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The Argentine coach has cut his current contract by two years and is expected to sign for his former club after his time in Madrid comes to an end


GOAL SPECIAL REPORT

The 2020 vision is no more. Diego Simeone signed a new contract just 18 months ago to remain at Atletico for five more years, but has recently reduced that agreement by two seasons and his revised deal will now end in 2018. So what next for one of the game's most coveted coaches?

Simeone joined Atleti at the end of 2011 and has made a massive mark in charge of the team he represented in two spells as a player, winning La Liga, the Copa del Rey, the Europa League, the UEFA Super Cup and the Spanish Supercopa, as well as reaching two Champions League finals.

But after losing the European showpiece on May 28 for a second time in three years to fierce rivals Real Madrid, the Argentine admitted that he would need to take time to consider his future. That was only two months after he had signed his new contract and he later recognised that emotions had been running high in the wake of another painful loss. It was also a message to the board: 'bring me the players so I can challenge for the biggest prizes'.

Another season has since started and Simeone is there once more, as competitive as ever - yet he has cut his contract by two years from 2020 to 2018. That is, this last season at the Vicente Calderon and one more - which will be the first for Atleti at their new home, La Peineta.

"We have always taken the best decisions for the club and for the team - and that is what we have decided," Simeone said in a press conference last week as he confirmed his deal had been shortened by mutual agreement. And he added: "It is a decision that doesn't alter the option to keep renewing when the contract finishes."

However, as Pep Guardiola has said and others have added, it is extremely difficult to maintain the same intensity and desire, to keep on motivating a group of players at a club for more than three seasons, while the relationship with the board has also grown more tense in recent months. And with Simeone, there is perhaps the sense that he has taken this team as far as he can.

Not necessarily, of course. The Argentine is keen to add the one missing piece of silverware to his collection at Atleti. The Champions League is the only major trophy he has yet to win with the Spanish side since taking over from Gregorio Manzano - and he has two more shots at it before his contract ends. He will also hope his side can compete for La Liga once again this term.


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But in reality that will always be tough because his side are up against the two richest clubs in the world, teams with an array of talent and, unlike in 2013-14, both seem stable at the moment. "To win La Liga," Rafa Benitez once admitted as coach of Valencia, "you need both Madrid and Barca to have a bad season."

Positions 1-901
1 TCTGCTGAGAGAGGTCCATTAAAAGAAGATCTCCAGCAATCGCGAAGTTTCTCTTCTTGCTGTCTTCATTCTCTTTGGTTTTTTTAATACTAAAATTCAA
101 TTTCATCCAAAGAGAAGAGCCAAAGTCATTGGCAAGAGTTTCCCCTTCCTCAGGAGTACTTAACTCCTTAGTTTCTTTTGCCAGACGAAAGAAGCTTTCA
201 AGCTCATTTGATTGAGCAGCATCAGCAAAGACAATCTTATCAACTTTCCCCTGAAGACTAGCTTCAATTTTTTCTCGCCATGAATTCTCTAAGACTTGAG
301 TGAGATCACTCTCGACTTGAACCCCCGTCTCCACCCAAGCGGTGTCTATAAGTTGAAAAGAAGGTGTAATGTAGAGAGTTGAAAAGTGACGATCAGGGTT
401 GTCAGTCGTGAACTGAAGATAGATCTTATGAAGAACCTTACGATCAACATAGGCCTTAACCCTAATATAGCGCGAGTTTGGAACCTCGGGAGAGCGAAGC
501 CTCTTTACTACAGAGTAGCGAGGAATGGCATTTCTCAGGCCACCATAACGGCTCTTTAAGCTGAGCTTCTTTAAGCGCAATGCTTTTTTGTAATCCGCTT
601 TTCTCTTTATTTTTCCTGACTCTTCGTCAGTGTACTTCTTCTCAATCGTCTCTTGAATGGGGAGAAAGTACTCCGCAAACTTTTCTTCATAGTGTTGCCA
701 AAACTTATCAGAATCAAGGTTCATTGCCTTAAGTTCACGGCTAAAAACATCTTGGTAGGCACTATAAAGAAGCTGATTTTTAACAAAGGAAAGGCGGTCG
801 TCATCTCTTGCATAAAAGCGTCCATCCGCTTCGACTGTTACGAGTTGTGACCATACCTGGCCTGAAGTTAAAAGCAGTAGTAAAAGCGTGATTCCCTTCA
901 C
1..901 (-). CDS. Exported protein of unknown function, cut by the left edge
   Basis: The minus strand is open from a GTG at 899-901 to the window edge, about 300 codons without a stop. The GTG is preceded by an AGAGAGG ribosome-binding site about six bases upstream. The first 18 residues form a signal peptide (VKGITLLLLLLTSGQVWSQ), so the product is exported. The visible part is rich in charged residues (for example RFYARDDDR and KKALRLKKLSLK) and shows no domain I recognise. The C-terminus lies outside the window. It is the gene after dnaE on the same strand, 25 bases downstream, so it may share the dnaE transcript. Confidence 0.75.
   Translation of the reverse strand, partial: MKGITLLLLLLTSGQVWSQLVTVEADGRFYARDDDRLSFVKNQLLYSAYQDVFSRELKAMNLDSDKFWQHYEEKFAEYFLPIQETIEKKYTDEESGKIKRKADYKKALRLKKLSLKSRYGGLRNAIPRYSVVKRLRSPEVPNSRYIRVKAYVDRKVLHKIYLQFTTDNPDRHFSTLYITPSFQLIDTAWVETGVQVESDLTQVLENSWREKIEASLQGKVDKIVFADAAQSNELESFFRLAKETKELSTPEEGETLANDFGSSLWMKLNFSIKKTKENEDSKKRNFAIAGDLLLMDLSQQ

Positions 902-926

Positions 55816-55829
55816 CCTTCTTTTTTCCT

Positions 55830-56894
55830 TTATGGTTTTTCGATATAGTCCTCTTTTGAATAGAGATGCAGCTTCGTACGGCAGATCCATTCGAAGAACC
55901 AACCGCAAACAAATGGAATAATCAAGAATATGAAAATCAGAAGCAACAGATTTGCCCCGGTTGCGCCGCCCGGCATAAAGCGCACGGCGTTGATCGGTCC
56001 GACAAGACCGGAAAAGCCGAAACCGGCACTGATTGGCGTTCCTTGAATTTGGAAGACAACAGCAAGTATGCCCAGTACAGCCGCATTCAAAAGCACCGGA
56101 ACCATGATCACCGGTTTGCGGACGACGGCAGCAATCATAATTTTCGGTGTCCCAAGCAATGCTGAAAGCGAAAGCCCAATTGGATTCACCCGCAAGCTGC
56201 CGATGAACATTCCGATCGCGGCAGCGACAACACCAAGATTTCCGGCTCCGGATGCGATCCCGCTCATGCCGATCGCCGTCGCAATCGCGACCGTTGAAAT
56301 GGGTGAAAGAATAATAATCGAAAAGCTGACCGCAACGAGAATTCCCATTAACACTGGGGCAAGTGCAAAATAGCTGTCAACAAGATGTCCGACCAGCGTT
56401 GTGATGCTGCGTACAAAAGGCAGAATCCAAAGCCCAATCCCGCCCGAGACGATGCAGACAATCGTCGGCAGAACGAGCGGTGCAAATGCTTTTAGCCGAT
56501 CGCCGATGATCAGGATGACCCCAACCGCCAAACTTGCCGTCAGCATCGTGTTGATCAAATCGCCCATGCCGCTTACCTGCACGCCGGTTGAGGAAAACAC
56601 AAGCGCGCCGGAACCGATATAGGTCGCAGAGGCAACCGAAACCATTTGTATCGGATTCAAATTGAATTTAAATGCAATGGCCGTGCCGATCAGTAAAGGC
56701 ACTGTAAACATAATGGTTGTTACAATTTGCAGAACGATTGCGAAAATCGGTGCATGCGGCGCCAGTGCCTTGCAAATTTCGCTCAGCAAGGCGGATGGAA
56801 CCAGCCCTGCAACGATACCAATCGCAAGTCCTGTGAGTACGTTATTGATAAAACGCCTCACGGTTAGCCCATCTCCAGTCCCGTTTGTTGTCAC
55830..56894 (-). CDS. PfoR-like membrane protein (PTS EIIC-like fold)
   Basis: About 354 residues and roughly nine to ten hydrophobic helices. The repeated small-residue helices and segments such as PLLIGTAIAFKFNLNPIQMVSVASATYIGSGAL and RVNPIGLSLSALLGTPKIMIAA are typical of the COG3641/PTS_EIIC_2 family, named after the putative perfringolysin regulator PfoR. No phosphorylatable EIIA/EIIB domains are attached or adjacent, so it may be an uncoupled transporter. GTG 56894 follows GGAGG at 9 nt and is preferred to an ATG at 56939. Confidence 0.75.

All the while, Simeone's close relationship with Atleti is passionate and it is heartfelt. But the 46-year-old is also keen to coach in different leagues and to take charge of the Argentine national team in future.

He has already admitted that he would like to coach Inter and the Italian side are already preparing an enticing package to sign their former player when his current contract expires in 2018.

Informally, Inter vice-president Javier Zanetti and Simeone have already been talking and agreed that the move will happen in future at some stage. The two men are very close friends and were team-mates for club and country. "I see myself coaching Inter," Diego admitted in April.

And Zanetti said: "Inter and Simeone will end up working together."

Current coach Frank de Boer has a three-year contract at Inter until 2019, but the Italians have put a clause in that deal to terminate the agreement for just €1.5 million, which is very little money at this level of the game these days.

In the meantime, Simeone’s son Giovanni has just moved to Serie A to play for Genoa, which further strengthens the ties Diego has with Italy. The Atleti coach has often spoken of how he would like to spend more time with his family, despite constant contact on Skype and Facetime.

And much like when Jose Mourinho moved to Inter in 2008, Simeone would have the chance to put the club back at the top in what is currently a difficult time for Italian football. There will be plenty of resources, too, following the recent Chinese takeover at the Nerazzurri. If he is unable to win the Champions League at Atleti, he will have a great chance to do so in San Siro - even though the club is very different to the one he knew as a player.

Simeone has also admitted he would like to coach Argentina one day and some sources in Spain have claimed he could lead out his home nation at the World Cup in 2018, which would be the last shot at glory for the Albiceleste with Lionel Messi at his peak.

But those reports appear wide of the mark and it is impossible to say what will be happening at AFA in two years' time, while the 46-year-old turned down his country after the last World Cup and also showed little interest when Tata Martino stepped down this summer. In reality, he is unlikely to take charge of Argentina until Qatar 2022 at the earliest.

So it is Inter in pole position for the signature of 'El Cholo' in 2018 as they line up a lucrative deal, believed to be twice as high as Simeone's current contract (around €6 million annually after tax), to bring back their former midfielder for the 2018-19 season. The Atleti love affair is reaching its end - but if all goes to plan at San Siro, another one is set to start straight afterwards.

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